In late September, whales migrate from Ecuador to the Peruvian coast. The possibility of seeing some of these huge sea mammals was one but not only motivation to travel to Máncora just before my trip to Europe. If you have already been following this blog for a while, you may have read some previous posts about the beaches in Northern Peru. I am not a big fan of the town of Máncora itself due to the way how it has been shaped by rapidly growing tourism. Other beaches nearby are much more charming, such as Vichayito or Órganos. On this latest trip we tried a beach called Pocitas and it turned out to be a good choice. I can't say better than the other because all of them had their own special character. Our hotel was called Peña Linda. More rustic and cosy than fancy and bling bling, but it was right at the beach and had an infinity pool with an ocean view.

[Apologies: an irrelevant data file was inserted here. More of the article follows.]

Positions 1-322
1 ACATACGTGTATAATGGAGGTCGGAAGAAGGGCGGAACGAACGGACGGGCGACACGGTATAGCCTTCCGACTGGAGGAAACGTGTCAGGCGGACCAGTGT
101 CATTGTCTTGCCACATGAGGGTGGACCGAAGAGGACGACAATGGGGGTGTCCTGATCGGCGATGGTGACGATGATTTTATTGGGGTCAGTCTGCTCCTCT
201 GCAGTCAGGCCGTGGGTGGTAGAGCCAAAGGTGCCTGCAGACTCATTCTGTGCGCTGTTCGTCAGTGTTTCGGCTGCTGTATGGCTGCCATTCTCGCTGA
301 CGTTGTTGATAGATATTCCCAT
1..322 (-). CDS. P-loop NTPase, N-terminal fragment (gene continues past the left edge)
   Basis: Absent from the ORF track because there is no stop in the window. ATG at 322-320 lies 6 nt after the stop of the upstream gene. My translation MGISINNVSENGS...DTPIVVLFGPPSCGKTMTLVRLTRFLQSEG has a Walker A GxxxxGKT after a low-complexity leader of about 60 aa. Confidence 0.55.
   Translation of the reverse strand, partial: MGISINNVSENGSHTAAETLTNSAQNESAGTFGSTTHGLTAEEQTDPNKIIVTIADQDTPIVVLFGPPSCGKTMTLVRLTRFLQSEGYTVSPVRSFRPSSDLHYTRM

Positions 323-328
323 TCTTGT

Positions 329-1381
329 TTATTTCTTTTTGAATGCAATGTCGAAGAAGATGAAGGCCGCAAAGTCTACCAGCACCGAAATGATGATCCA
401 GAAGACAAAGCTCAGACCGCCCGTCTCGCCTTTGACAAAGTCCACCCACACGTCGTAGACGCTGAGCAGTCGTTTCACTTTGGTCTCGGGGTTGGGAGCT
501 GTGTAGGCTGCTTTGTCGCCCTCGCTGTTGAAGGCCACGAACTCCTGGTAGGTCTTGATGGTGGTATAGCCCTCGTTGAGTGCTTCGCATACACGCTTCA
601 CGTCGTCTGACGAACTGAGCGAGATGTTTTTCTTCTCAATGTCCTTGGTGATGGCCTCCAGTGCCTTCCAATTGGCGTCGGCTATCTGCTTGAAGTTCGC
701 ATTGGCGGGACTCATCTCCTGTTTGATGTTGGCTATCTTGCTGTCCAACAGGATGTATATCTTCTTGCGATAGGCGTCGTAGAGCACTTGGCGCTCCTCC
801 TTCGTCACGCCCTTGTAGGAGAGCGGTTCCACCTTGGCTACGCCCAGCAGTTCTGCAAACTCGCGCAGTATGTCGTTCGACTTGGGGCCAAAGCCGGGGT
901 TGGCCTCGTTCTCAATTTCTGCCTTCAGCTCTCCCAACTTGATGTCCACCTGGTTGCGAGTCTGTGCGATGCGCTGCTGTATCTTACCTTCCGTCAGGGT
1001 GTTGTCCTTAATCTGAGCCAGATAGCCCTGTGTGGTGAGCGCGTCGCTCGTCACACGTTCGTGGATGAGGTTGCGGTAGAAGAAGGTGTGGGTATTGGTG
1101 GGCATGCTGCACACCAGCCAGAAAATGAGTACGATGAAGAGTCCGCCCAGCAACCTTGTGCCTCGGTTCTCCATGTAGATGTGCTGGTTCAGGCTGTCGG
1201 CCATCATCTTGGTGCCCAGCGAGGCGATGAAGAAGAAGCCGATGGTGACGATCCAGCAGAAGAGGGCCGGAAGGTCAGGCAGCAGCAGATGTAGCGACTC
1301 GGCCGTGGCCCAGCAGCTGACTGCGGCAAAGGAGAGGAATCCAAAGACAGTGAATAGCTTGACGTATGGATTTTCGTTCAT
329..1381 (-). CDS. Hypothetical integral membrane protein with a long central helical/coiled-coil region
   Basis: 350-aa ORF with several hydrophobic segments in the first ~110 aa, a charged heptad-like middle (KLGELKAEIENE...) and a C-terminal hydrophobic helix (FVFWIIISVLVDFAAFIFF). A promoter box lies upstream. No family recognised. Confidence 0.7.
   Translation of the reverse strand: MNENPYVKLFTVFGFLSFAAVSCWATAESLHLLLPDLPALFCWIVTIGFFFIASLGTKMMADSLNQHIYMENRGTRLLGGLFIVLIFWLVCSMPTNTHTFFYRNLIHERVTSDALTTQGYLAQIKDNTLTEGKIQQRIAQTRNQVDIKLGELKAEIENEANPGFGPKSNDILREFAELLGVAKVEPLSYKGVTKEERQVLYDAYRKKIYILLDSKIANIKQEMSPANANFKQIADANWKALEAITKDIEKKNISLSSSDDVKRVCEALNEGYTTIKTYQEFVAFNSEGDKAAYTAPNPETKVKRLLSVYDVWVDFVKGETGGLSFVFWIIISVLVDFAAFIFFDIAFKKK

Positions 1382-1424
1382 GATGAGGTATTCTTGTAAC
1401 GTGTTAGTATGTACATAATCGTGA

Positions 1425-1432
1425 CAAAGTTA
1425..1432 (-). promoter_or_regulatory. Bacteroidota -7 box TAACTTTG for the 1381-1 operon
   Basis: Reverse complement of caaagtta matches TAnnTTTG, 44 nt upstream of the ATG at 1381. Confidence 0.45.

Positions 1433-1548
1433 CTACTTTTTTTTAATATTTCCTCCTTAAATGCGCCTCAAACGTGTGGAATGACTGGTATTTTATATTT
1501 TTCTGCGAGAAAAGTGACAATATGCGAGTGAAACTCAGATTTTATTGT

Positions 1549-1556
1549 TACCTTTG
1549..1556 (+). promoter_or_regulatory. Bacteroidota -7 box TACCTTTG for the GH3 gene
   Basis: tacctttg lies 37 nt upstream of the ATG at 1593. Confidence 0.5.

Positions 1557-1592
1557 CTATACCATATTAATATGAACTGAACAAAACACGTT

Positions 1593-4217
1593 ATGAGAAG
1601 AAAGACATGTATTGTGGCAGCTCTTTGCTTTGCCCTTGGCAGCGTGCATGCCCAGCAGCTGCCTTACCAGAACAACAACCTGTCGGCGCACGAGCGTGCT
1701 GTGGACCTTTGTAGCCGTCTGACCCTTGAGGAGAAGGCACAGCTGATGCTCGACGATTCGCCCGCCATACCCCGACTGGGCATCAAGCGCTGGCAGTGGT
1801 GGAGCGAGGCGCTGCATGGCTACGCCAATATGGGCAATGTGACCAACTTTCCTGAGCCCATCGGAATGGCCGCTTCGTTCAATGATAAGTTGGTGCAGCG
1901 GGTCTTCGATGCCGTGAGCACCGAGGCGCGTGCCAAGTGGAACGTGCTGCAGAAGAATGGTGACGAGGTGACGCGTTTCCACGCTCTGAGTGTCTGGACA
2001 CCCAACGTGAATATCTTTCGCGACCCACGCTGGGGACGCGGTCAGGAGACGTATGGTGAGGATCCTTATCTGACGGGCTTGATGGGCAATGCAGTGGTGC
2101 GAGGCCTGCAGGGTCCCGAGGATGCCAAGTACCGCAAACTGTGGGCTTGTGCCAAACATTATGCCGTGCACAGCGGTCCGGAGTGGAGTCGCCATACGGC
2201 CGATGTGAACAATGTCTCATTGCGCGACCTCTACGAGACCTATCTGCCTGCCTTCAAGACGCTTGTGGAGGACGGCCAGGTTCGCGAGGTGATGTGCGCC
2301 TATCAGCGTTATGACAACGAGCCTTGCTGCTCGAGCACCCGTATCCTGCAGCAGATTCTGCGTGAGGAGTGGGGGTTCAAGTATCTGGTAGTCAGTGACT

And yes! There were horses there, and I love horses (see this post). Last time in Máncora I wanted to ride at the beach at the sunset, but unfortunately all the attempted appointements with the horse men (or boys, as none of them seemed to be older than 10 years old) failed and thus this fantasy never became reality.
Wiser this time, we booked the horses early enough and got to ride...if not to the sunset but at least at the beach. Back and forth, and then posing for some photos until it was a bedtime for those horses and they had to go home.
We stayed at the beach -without horses. But the whales were still to come...
I was removing some old photos from my equally old cell phone, and found these photos I took in Paris last year.